Martin Eastburn

Unfortunately, that's not the way the world works. Laws/regulations/restrictions are implemented as knee-jerk over-reactions to some world event. Lobbying groups amplify/twist those events to get laws passed in their favor.

You can't get 'em undone.

We had an unfortunate roadside death. Before you could say boo, there were numerous new laws on the books. I'll stop short of saying that ANY death is allowed...but... one person out of the 40,000 other roadside deaths is a tiny drop in the bucket that started a flood of new legislation.

Just try to get it repealed...what? you want to kill the children?

Same goes for the tax code and the regulations on food.

One deranged kid shoots up a school and they want to take the gun out of my safe.

I live 20 miles from a fusion reactor that was decommissioned, primarily due to anti-nuke FUD. Needed some repairs and those had become prohibitively costly due to additional restrictions implemented since its inception. The utility and government just defaulted on the bonds and walked away.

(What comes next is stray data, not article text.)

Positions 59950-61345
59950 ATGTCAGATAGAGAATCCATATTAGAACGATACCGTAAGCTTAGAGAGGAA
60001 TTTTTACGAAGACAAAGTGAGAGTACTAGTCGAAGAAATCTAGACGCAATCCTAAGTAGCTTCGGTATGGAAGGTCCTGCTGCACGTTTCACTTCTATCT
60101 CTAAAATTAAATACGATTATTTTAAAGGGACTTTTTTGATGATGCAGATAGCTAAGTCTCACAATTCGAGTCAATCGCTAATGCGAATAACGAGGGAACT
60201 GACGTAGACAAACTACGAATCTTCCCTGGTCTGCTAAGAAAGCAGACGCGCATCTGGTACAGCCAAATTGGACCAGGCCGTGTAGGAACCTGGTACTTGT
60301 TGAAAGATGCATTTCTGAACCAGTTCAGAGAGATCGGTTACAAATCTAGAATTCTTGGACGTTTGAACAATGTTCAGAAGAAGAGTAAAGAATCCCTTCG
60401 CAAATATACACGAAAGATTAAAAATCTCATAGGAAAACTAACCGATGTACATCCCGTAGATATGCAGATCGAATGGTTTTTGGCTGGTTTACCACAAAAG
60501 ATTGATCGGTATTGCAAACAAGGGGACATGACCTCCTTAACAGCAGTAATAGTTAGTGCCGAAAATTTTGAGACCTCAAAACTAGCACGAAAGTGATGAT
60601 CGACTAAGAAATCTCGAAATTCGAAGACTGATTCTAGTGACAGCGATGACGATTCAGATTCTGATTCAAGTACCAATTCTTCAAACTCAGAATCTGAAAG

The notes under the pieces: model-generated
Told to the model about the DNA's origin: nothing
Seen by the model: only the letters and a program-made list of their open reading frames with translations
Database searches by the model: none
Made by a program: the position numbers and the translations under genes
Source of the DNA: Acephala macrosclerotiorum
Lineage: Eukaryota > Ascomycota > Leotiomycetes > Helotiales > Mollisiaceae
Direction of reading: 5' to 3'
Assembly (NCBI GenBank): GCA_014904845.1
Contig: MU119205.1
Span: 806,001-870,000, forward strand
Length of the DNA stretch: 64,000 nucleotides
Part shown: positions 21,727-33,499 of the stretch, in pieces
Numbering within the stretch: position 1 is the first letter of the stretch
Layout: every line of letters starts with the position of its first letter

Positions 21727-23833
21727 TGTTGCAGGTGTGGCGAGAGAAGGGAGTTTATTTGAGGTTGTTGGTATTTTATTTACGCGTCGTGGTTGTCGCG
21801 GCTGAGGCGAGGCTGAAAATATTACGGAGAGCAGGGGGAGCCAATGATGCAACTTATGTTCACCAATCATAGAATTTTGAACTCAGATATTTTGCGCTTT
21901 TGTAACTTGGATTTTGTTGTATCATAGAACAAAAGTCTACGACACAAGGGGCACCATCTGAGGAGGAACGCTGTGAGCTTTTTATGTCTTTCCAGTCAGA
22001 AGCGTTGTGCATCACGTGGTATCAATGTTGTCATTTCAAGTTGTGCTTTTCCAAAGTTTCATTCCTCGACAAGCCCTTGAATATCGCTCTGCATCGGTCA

The lobbyists made our bed...we gotta lay in it.

These days, you don't get approval for anything that doesn't fart unicorns and butterflies. But you can kill progress for any reason...and most are.

Reply to
mike

Thorium reactors will never be approved.

The promoters, lobbyists, marketeers, and scientists paid by the thorium consortium have overstated the bennifits and understated the risks. They have also published outright lies to push thier possition.

For some reason the salesmen forget to mention that in1955 the united states detonated a nuclear device that used fuel derived from a thorium reactor that operated at oak ridge national labs form the 1950's to the 1970's. "Operation Teapot".

Claim: thorium reactors do not produce plutonium, and so create little or no proliferation hazard.

Response: thorium reactors do not produce plutonium. But an LFTR could (by including 238U in the fuel) be adapted to produce plutonium of a high purity well above normal weapons-grade, presenting a major proliferation hazard. Beyond that, the main proliferation hazards arise from:

a.. ? the need for fissile material (plutonium or uranium) to initiate the thorium fuel cycle, which could be diverted, and

b.. ? the production of fissile uranium 233U.

Claim: the fissile uranium (233U) produced by thorium reactors is not "weaponisable" owing to the presence of highly radiotoxic 232U as a contaminant. Response: 233U was successfully used in a 1955 bomb test in the Nevada Desert under the USA's Operation Teapot and so is clearly weaponisable notwithstanding